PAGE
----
Why won't Obama talk with Speaker Boehner? (+video)(Read article summary)
President Obama says he will negotiate 'only after the threat of a government shutdown and default have been removed.' The opening move by GOP hard-liners to defund Obamacare polarized negotiations.
Why wonâ€™t President Obama just sit down with Republicans and discuss their fiscal differences? Thatâ€™s what Speaker of the House John Boehner and the rest of his GOP leadership team asked Tuesday at a morning press conference. Clearly, this was the theme they had agreed to make the central point of their appearance. All avoided answering questions about particular issues or possible procedural moves to return to the question of talking.
â€śAre we going to sit down and have a conversation, or arenâ€™t we?â€ť said Speaker Boehner.
Throughout the crisis over the government shutdown and impending debt ceiling problem, Mr. Obamaâ€™s answer to this question has been â€śno." Neither he nor Senate majority leader Harry Reid (D) have shown any interest in a back-and-forth over Republican demands that he defund or scale back "Obamacare" as the price of funding the government or raising the debt ceiling.
Following Boehnerâ€™s press conference, Obama called him to reiterate that there will be no talks in the current environment.
â€śThe President is willing to negotiate with Republicans â€“ after the threat of government shutdown and default have been removed â€“ over policies that Republicans think would strengthen the country,â€ť said a readout of the call, released by the White House.
This refusal to engage has taken Republicans by surprise, apparently.Â An anonymous member of the House leadership told the Washington Examinerâ€™s Byron York that he thought Democrats would respond with some sort of concession on the Affordable Care Act, such as agreement to repeal its medical device tax.
â€śInstead, itâ€™s no, weâ€™re not going to negotiate, weâ€™re not going to negotiate, weâ€™re not going to negotiate,â€ť this lawmaker told Mr. York. â€śWhich means effectively youâ€™re going to try to humiliate the Speaker in front of his conference. And how effective a negotiating partner do you think heâ€™ll be then? Youâ€™re putting the guy in a position where heâ€™s got nothing to lose, because youâ€™re not giving him anything to win.â€ť
Democrats in general have a two-part answer to the question of why the White House hasnâ€™t engaged with the GOP, as it has in the past.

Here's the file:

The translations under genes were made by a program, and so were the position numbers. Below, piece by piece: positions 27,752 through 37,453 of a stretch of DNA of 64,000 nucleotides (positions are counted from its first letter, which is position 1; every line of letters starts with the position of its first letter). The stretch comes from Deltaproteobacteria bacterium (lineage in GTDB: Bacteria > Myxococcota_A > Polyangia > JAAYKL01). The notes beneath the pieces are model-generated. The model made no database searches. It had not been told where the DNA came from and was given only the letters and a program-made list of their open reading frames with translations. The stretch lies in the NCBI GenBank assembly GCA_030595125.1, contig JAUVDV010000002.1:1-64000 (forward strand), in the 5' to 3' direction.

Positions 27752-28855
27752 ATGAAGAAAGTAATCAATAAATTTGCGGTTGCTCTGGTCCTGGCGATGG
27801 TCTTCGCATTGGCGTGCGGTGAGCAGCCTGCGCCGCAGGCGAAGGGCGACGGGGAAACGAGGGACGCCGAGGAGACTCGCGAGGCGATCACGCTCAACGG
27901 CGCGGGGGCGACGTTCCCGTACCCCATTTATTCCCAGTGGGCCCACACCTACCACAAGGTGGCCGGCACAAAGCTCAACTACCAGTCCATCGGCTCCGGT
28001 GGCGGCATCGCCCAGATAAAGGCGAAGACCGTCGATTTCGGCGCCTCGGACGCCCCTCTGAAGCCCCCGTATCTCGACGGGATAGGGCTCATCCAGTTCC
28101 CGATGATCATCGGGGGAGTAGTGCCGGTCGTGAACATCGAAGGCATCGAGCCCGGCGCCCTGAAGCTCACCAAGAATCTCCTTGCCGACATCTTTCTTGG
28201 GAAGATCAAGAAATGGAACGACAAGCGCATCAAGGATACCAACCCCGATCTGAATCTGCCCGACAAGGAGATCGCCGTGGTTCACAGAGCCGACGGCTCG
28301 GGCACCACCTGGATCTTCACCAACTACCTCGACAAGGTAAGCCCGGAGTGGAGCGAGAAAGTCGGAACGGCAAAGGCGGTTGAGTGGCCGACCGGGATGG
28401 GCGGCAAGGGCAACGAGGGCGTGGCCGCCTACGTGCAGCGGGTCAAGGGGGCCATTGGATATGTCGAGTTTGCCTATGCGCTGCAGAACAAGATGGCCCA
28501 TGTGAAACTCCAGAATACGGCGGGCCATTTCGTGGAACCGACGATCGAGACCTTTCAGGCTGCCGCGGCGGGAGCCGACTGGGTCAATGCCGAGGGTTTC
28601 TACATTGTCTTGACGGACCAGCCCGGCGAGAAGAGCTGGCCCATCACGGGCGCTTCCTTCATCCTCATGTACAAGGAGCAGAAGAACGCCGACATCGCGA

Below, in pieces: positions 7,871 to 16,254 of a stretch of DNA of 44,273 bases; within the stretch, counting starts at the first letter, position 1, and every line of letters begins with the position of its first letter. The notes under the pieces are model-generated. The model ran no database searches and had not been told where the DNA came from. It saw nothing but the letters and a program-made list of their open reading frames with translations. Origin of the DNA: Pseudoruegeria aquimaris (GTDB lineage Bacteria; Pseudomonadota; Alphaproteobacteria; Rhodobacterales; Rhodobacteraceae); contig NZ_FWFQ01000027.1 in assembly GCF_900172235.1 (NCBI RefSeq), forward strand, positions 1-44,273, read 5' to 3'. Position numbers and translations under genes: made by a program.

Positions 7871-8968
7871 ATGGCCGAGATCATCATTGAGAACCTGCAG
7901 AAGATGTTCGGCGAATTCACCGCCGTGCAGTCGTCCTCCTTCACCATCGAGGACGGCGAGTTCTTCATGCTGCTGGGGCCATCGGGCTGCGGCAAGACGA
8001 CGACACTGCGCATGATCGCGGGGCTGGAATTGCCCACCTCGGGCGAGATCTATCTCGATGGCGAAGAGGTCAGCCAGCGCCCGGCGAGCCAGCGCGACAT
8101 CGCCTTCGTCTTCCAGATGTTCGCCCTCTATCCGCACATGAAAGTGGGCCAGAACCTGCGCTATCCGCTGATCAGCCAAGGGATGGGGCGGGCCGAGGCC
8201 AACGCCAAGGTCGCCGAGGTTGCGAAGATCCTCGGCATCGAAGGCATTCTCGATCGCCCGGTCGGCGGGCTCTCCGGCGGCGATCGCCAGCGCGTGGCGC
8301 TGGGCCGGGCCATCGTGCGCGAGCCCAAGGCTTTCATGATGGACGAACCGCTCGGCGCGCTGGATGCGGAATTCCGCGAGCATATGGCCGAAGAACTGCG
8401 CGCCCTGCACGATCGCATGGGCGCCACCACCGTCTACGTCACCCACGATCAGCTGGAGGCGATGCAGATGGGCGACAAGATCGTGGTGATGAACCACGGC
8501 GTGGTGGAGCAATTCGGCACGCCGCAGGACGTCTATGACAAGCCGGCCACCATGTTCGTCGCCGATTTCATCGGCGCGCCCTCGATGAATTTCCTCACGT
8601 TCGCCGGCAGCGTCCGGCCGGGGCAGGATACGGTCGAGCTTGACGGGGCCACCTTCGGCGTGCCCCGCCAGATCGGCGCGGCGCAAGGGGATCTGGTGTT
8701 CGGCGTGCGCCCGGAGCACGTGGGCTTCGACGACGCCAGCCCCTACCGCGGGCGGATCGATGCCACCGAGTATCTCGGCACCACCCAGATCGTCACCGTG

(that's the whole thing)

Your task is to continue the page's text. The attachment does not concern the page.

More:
First, the maximalist nature of the House Republican opening position polarized the situation, in this view. Boehner bowed to the wishes of the tea party wing of his caucus and included a provision defunding Obamacare in a bill to fund the government. Obama will never sign a bill that undermines his signature legislative achievement, yet heâ€™s heard Sen. Ted Cruz (R) of Texas and other hard-liners describe that as a nonnegotiable demand of their own.
Second, Democrats say they donâ€™t want to legitimize the weapons of political warfare chosen by the House GOP. Democratic leaders say Republicans have taken hostages â€“ high-priority continuing resolution and debt ceiling bills â€“ in an attempt to push unrelated policy demands.Â
Democrats might have agreed to strike the medical device tax from Obamacare if that had been the GOPâ€™s opening position, writes left-leaning blogger Kevin Drum at Mother Jones. But it wasnâ€™t (see â€śmaximalist," above).
The liberalsâ€™ nightmare is that if they give in this time, the process will repeat itself over and over again.
â€śThere simply wonâ€™t be any end to the hostage taking,â€ť writes Mr. Drum. â€śAs their price for not blowing up the country, there will be an unending succession of short-term CRs and short-term debt limit extensions used as leverage for picking apart Obamacare â€“ and everything else Democrats care about â€“ piece by piece.â€ť
Is there a way to thread the needle here? Perhaps, if Republicans will agree to talk about budget and tax issues in discussions that are at least ostensibly decoupled from the shutdown and debt limit.
In the end, the president will have to deal with House Republicans in some way, writes veteran Washington reporter Ron Fournier. Voters want to see it. GOP control of the House gives them power with which Democrats will have to deal in some manner.
Obamaâ€™s â€śposition against negotiating with Republicans is politically unsustainable,â€ť writes Mr. Fournier in the National Journal.